By Geoffrey Smith
Investing.com — The U.S. nears a big milestone on its economic reopening. The U.K. likewise. Factory orders and trade data for March are due. Pfizer (NYSE:), CVS. T-Mobile and Under Armour (NYSE:) all give their two cents’ worth on the progress of vaccination and reopening, with stocks struggling to get over the gain line in premarket. And carbon dioxide emissions futures are the latest commodity to hit an all-time high. Here’s what you need to know in financial markets on Tuesday, May 4th (Happy Star Wars Day!)
1. A broad reopening
New York, New Jersey and Connecticut said they will lift most coronavirus-related restrictions on business and social life within two weeks, in another milestone toward the full reopening of the U.S. economy.
New York Governor Andrew Cuomo told a press conference on Monday that capacity restrictions on offices, theaters and museums will be lifted from May 19. Stores, gyms and bars will also be able to return to a normal working regime. The NYC subway will also return to a 24-hour service on the same day.
In the U.K., meanwhile, Prime Minister Boris Johnson said indoor hospitality should be open again from May 17, the same day that international travel restrictions are due to be eased. All remaining social distancing requirements are likely to be lifted from June 21, he added. Like Cuomo, Johnson is under pressure to deflect attention away from unrelated scandals that are generating more headlines than the pandemic.
On Monday, the European Union had also unveiled plans to relax bans on international travel.
2. Factory orders, trade data due as factories scramble for inputs
Those looking to track the recovery in numbers rather than restrictions can look forward to the release of factory orders data for March at 10 AM ET (1400 GMT). They’ll be preceded by U.S. trade balance data for March at 8:30 AM ET.
The orders data will be published a day after the Institute for Supply Management’s purchasing managers survey reported an all-time high for its orders subindex, which the ISM said reflected pent-up demand for a broad range of goods. Inventories, meanwhile, hit an all-time low.
Progress in restocking is set to depend to a large extent on ironing out disruptions in supply chains: the ISM survey’s prices paid index skyrocketed to a 13-year high of 89.4, indicating desperation on the part of buyers. Semiconductors continue to be the most acutely disrupted segment, with Germany’s Infineon (OTC:) warning overnight that the slow restart of its Texas factory after February’s blizzards will weigh on sales throughout the current quarter.
3. Stocks set to open mostly lower; earnings torrent set to resume
U.S. stock markets are set to open mostly lower, with the quickening pace of economic reopening again favoring cyclical stocks and .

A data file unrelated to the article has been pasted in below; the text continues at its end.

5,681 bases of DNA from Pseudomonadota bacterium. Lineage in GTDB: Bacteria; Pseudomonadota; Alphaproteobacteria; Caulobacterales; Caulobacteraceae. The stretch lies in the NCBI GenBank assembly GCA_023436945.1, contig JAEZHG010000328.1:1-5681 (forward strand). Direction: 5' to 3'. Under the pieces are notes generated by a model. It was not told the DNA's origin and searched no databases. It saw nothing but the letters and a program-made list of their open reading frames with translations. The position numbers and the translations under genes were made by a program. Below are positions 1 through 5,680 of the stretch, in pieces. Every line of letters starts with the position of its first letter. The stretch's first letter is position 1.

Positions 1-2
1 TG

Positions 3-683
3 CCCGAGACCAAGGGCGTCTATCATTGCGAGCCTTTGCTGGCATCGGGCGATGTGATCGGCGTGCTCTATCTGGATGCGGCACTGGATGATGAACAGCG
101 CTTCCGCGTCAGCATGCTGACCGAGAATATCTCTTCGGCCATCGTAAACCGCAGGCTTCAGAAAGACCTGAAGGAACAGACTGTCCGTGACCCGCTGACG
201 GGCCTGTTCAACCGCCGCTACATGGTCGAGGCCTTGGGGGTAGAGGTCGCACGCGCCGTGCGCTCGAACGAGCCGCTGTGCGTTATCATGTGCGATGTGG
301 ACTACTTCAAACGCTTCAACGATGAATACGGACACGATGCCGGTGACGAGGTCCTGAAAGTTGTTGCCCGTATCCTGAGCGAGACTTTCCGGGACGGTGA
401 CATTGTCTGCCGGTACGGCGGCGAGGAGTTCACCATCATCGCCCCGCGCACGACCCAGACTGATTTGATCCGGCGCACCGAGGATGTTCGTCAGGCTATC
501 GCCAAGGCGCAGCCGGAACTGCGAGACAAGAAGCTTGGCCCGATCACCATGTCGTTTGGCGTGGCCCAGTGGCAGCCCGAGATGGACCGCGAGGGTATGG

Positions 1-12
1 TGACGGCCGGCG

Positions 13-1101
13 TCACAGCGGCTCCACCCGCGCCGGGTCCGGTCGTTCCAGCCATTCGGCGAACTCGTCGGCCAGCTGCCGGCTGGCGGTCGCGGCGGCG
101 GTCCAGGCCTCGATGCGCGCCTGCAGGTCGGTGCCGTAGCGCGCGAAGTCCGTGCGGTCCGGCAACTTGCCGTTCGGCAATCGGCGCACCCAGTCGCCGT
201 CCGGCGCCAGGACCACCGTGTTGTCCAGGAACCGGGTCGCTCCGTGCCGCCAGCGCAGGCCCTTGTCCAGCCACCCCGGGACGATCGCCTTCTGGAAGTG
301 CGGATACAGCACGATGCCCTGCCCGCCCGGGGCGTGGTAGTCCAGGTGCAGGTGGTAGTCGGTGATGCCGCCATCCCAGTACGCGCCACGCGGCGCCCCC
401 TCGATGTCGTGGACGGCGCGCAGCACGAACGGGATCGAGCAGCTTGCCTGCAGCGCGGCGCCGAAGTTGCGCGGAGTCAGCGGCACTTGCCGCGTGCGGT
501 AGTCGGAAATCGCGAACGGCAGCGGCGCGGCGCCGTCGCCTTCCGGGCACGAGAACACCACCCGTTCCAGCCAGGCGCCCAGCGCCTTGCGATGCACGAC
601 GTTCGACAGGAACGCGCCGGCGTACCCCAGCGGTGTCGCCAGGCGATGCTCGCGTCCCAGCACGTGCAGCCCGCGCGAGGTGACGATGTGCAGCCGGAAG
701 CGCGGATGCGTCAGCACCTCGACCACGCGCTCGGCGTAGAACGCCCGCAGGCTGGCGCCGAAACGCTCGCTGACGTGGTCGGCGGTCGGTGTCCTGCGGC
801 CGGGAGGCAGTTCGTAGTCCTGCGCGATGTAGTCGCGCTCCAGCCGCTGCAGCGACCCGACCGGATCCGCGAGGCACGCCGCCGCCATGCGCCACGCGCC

By 6:30 AM ET Dow Jones futures were unchanged, while were down 0.1% and were down 0.3%.
It’s a heavy day for earnings again, with updates due from Pfizer, T-Mobile, CVS Health (NYSE:), Global Payments (NYSE:), Activision Blizzard (NASDAQ:), DuPont de Nemours (NYSE:), Match Group (NASDAQ:), Verisk (NASDAQ:) and Under Armour, among others.
Under Armour stock rose just less than 1% in after-hours trading on Monday after agreeing to pay $9 million to settle an SEC probe into its accounting practices. No enforcement action will be taken.
4. CO2 futures break new records
At a time when most commodities are rallying hard, one is hitting new records almost every day.
Futures on emissions trading rights under the EU’s CO2 trading scheme hit 50 euros a ton for the first time on Tuesday, thanks to a combination of speculative activity and the tendency of high-polluting firms covered by the scheme to put off remedial measures to offset excess emissions until the last minute.
Prices have doubled since December, as the industrial recovery from the pandemic began to accelerate, forcing companies to mitigate an unexpectedly sharp rebound in their emissions. The EU is due to discuss expanding its emissions trading scheme on May 23 to cover more sectors of industry, as part of its broader strategy to reach carbon neutrality.
5. Aramco churns out almost enough cash to pay its dividend; API inventories due.
Meanwhile, back in the old energy world, Saudi Aramco (SE:) posted a sharp increase in profit in the first quarter of 2021, as output restraint underpinned a sharp rally in crude prices.
The world’s largest oil company reported a profit of $21.7 billion and free cash flow of $18.2 billion. The latter wasn’t quite enough to cover a dividend payout of $18.7 billion that remains the world’s largest.
Crude prices forged higher on Tuesday, encouraged by the latest news on reopening in the U.S. and Europe, which seems likely to unfreeze the market for jet fuel. prices were up 1.7% at $65.61 a barrel, while was up 1.9% at $68.81 a barrel. The American Petroleum Institute releases its weekly inventories data at 4:30 PM ET, as usual.